National Council Resistance of Iran said in a statement on Sep. 10: In the most recent death sentence passed on for juveniles, a 19-year-old indentified only by his first name, Hossein, soon will face gallows for the alleged crime committed when he was 17. In a letter published by his attorney, Hossein says that under torture he was forced to confess to a murder charge he had never committed. Despite his letter on September 5th the regime’s Supreme Court upheld the lower court’s ruling that he was guilty of the crime and should be put to death. The Iranian regime is the only government in the world which executes minors despite being a party to all conventions forbidding it. Since the start of the year six juveniles were hanged in Iran; the most recent being that of Reza Hejazi and Behnam Zare. Both cases brought condemnation from the international community. In a statement the office of the U.N. High Commissioner for Human Rights (UNHCHR) slapped the inhuman mullahs’ regime for violating 'international law' by executing juveniles.The human rights body expressed grave concern over recent execution of minors and the imminent danger of execution facing two other young men.'Reza Hejazi is believed to have been executed on August 19 and Behnam Zare a week later on August 26. It says these young people are reported to have been 15 and 16 years old when they committed their crimes,' said the UN agency.

Hundreds of workers rallied in Ahwaz to protest 6 months unpaid salaries
Chanting 'death to despot', hundreds of Ahwaz pipe-making company workers rallied in the city. The demonstrators asked for their last 6 months unpaid salaries. This rally took place on Sunday and started from Martyrs Square towards Naderi cross section. The suppressive State Security Force agents surrounded the demonstrators to prevent spreading out of the rally and joining the people to it.

IAEA probe stalls, Iran slowly boosts atom enrichment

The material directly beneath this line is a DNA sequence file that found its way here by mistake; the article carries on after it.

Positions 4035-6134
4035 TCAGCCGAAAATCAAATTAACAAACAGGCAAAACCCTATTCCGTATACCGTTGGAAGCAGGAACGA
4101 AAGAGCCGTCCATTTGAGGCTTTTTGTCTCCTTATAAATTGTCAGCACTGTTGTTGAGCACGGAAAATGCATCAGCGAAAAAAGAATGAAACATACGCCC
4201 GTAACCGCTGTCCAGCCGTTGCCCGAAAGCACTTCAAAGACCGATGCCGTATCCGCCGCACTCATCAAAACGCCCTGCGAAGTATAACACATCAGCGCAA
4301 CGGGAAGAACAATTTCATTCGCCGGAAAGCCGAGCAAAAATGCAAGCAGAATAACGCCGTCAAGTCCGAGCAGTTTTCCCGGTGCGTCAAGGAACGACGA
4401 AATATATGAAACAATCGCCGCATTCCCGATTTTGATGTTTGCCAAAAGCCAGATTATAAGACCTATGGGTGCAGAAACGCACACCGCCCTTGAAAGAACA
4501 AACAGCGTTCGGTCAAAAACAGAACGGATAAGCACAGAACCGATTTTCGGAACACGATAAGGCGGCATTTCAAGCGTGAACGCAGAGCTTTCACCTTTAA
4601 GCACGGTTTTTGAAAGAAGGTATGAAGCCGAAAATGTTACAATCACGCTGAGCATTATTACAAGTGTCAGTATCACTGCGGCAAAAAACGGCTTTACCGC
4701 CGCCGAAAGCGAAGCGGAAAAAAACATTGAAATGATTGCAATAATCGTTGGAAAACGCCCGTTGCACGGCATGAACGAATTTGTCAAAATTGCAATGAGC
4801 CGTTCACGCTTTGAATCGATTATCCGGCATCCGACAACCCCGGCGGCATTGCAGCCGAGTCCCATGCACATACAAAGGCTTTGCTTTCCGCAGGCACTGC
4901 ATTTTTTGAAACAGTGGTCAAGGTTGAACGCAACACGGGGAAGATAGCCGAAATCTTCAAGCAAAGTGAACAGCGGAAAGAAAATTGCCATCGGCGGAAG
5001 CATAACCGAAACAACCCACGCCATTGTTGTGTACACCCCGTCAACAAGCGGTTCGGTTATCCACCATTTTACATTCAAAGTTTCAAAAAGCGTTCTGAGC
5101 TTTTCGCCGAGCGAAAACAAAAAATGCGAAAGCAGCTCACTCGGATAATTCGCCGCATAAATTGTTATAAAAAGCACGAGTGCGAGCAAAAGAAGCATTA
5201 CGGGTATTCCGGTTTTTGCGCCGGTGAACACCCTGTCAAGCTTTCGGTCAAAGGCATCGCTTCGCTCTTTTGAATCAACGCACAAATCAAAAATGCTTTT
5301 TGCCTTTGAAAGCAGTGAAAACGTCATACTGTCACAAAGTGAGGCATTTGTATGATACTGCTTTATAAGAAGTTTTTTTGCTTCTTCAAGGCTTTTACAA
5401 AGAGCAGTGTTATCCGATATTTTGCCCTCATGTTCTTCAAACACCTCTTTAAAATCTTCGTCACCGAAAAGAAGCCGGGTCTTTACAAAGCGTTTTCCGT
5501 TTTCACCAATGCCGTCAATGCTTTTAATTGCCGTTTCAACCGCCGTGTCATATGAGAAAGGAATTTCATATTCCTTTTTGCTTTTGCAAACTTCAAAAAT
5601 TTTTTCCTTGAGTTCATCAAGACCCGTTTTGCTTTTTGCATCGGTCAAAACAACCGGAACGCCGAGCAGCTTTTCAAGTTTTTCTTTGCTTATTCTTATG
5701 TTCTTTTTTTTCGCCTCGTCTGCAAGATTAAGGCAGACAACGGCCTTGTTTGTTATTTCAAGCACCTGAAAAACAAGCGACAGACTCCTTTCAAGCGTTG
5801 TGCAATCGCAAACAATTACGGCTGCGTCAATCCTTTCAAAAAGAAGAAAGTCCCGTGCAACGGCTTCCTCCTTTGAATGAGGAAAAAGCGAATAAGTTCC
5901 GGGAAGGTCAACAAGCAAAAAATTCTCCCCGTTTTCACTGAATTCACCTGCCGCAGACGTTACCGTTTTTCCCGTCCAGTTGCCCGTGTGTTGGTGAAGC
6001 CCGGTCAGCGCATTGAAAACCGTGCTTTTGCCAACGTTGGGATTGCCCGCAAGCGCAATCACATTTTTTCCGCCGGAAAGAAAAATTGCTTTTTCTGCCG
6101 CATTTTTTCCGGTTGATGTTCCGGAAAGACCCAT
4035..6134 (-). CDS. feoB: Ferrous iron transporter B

Reuters reported on Sep 12 that a U.N. watchdog inquiry into whether Iran covertly researched how to assemble an atom bomb appears to have stalled while Tehran slowly but steadily builds up a sensitive uranium-enrichment program, diplomats say.They expect this to be reflected in an International Atomic Energy Agency report on Monday at a time of faltering pressure on Iran, with Russia and Western powers at loggerheads over Georgia and the Bush administration on the way out.In May, the IAEA said Iran seemed to be withholding information needed to explain intelligence allegations that it had fused projects to process uranium, test high explosives and modify a missile cone in a way suitable for a nuclear warhead.IAEA Director Mohamed ElBaradei called on Iran then for 'full disclosure' -- namely, going beyond flat denials without providing access to sites, documentation or relevant officials for interviews to substantiate their stance.Follow-up talks were held in Vienna and Tehran over the summer, but appear to have hit a wall, said diplomats accredited to the IAEA, who asked for anonymity because they are not authorized to speak publicly on confidential matters.'The word out is -- no progress on clarifying possible military dimensions to the program,' said a European diplomat who, like others, cautioned that a complete picture would emerge only in the pending report by ElBaradei. Two diplomats said Iran refused IAEA access in August to workshops possibly involved in redesigning missile cones.'We are told the report will be negative,' said another diplomat. Others said Iran had cut cooperation with the IAEA to the minimum under its nuclear safeguards accord with the agency. That means allowing routine, limited inspections of declared nuclear sites to go on, but not granting extra access Iran says would compromise its security and involve solely conventional military installations beyond the IAEA’s writ.'They don’t want visits to national defense sites,' said a senior diplomat versed in Iran-IAEA dealings. 'It’s not just a simple tale of Iranian stonewalling. But there’s a stalemate. The veracity of the alleged (bomb)